Subject: I have found a CD that I think you would enjoy
Return of Turtle: Old & New Songs From Africa
Genres: World Music, Jazz, Pop
For the Africanist and virtually any other fan of international music, this 1984 recording is simply stupendous. Natives of Cameroon, the Voodoo Gang is composed of three Darouiche brothers who enjoy, as they say in the CD... more »
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For the Africanist and virtually any other fan of international music, this 1984 recording is simply stupendous. Natives of Cameroon, the Voodoo Gang is composed of three Darouiche brothers who enjoy, as they say in the CD's liner notes, "fusioning with jazz, Beethoven, and funk," and despite what you might think of such a mix, the threesome makes grandly West African music. Despite the group's somewhat grandiose name (not to mention the "fusioning"), the Voodoo Gang is a world away from Cameroon's best-known exports, Manu Dibango and Les Têtes Brulées, in that they play neither the horn-rich makossa that Dibango made famous nor the politically (and rhythmically) charged bikutsi made popular by the elaborate Brulées stage shows. There is lots of layered rhythm here, for sure, as there are elaborately dense balafon pieces. But the emphasis is mostly on narrative songs, many of them both sung antiphonally and performed with the percussion riffing off the voices. One of the Darouiche brothers, Jean Nkodo Ferouze, plays lovely folk guitar and adds lyrics that could easily end up in countless coffeehouses around the world. Such is the breadth here: from the intimacy of a singer-songwriter showcase (ahem, with much percussion) to rapturous percussive pounce. By the end of this CD, you'll want more, more, more. --Andrew Bartlett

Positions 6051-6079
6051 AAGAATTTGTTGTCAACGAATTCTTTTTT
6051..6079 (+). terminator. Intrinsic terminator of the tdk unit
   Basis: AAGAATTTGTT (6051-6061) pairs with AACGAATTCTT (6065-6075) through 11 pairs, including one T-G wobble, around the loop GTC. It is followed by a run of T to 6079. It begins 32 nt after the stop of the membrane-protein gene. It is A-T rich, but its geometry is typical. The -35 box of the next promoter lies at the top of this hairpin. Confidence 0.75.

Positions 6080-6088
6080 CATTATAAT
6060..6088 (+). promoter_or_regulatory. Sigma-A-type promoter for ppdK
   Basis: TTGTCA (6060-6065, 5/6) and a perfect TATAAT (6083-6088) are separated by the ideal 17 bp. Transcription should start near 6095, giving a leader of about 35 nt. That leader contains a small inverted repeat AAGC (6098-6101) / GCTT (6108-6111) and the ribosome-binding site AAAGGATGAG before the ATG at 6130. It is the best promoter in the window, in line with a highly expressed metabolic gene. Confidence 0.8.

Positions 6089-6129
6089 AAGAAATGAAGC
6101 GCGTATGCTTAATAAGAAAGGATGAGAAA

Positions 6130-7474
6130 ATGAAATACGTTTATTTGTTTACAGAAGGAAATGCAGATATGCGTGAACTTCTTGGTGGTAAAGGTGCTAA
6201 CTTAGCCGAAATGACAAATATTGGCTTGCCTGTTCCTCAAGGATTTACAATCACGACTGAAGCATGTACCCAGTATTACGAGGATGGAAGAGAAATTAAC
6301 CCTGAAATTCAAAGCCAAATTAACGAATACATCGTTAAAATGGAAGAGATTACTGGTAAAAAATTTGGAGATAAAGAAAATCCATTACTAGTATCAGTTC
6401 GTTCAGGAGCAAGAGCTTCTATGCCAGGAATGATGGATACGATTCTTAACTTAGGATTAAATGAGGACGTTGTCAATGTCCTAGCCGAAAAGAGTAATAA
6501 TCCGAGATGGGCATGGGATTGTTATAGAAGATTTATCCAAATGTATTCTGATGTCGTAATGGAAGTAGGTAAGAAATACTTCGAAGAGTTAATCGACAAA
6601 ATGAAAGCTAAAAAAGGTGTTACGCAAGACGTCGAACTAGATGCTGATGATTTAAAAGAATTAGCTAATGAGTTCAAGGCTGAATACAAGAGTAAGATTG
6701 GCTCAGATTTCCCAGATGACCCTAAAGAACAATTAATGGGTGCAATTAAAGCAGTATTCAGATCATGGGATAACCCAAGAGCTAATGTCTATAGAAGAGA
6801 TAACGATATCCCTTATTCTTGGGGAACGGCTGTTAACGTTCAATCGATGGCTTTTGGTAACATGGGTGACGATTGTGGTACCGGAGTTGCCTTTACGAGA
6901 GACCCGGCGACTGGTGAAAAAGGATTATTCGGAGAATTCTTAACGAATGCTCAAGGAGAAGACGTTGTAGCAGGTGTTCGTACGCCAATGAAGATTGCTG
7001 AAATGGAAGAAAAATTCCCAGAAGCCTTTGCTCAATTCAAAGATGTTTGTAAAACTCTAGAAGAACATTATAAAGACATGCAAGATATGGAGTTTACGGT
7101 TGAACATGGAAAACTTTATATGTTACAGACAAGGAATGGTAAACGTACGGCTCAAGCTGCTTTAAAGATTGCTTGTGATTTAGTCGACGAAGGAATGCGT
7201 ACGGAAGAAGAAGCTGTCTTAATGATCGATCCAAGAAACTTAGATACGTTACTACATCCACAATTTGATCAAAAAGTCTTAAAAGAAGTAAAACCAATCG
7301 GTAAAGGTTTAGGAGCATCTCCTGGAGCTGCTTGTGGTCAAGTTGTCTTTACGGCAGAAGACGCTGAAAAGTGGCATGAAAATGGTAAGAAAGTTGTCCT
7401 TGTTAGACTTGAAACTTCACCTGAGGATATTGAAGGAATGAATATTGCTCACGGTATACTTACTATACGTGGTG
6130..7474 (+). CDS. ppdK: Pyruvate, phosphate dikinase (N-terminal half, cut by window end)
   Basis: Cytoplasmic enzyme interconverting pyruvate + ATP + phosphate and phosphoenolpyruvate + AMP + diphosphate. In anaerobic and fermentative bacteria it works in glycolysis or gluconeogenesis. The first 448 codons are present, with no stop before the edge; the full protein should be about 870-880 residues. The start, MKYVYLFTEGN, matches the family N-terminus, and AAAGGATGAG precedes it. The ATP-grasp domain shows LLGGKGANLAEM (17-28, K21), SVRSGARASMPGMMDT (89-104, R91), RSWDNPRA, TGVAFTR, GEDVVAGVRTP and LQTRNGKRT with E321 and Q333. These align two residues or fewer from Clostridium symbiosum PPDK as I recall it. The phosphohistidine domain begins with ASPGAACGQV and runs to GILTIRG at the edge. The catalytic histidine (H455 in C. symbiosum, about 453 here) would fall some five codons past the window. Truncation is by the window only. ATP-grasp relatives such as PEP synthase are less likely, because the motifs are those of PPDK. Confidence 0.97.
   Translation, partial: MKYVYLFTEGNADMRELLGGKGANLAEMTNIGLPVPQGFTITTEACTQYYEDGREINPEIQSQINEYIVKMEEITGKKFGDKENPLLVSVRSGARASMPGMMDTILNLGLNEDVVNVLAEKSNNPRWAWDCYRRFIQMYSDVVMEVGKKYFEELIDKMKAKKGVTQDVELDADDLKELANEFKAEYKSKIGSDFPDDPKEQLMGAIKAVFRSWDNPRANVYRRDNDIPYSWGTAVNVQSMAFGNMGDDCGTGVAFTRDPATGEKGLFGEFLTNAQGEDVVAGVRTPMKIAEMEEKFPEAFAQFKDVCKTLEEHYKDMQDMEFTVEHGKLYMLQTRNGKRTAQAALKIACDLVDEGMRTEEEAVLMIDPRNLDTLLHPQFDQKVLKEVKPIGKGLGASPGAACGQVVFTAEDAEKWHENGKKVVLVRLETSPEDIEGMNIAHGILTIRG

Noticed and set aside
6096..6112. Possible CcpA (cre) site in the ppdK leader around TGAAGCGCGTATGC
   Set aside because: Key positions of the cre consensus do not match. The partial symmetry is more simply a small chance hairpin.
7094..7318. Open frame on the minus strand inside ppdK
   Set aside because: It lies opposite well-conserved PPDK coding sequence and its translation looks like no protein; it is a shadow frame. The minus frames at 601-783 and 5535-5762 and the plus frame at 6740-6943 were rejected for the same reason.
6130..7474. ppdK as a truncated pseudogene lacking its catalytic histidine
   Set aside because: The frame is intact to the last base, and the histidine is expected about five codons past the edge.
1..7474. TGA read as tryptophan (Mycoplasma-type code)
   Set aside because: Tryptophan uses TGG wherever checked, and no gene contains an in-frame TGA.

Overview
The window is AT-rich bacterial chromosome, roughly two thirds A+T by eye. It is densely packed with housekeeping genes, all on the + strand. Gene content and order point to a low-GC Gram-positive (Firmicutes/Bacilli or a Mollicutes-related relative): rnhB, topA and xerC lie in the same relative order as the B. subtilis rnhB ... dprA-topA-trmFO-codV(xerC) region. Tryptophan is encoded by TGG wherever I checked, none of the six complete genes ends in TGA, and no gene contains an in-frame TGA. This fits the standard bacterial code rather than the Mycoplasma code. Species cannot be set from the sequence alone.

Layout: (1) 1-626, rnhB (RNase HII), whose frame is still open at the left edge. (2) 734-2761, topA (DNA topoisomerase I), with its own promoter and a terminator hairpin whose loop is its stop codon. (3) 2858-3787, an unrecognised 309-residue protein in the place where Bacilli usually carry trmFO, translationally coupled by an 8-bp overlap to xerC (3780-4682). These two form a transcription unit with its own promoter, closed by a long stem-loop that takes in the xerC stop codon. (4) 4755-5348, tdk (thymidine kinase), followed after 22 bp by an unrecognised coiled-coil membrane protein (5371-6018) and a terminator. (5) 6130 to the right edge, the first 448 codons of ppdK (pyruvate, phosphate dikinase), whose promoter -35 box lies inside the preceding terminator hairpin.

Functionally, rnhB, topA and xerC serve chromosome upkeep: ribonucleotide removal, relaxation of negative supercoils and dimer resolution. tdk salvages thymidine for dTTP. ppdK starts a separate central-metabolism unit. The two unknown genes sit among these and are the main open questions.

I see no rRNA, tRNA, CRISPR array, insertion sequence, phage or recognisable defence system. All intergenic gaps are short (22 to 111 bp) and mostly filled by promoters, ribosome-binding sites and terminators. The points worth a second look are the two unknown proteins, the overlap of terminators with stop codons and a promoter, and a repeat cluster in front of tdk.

prince arjen | hollanda | 02/21/2003
(5 out of 5 stars)
"It's raw and beautiful acoustic, a lot of percussion.
Heartfelt, stunning, very pure roots, these guys can play!!!
A delight to listen to. Etc..etc.."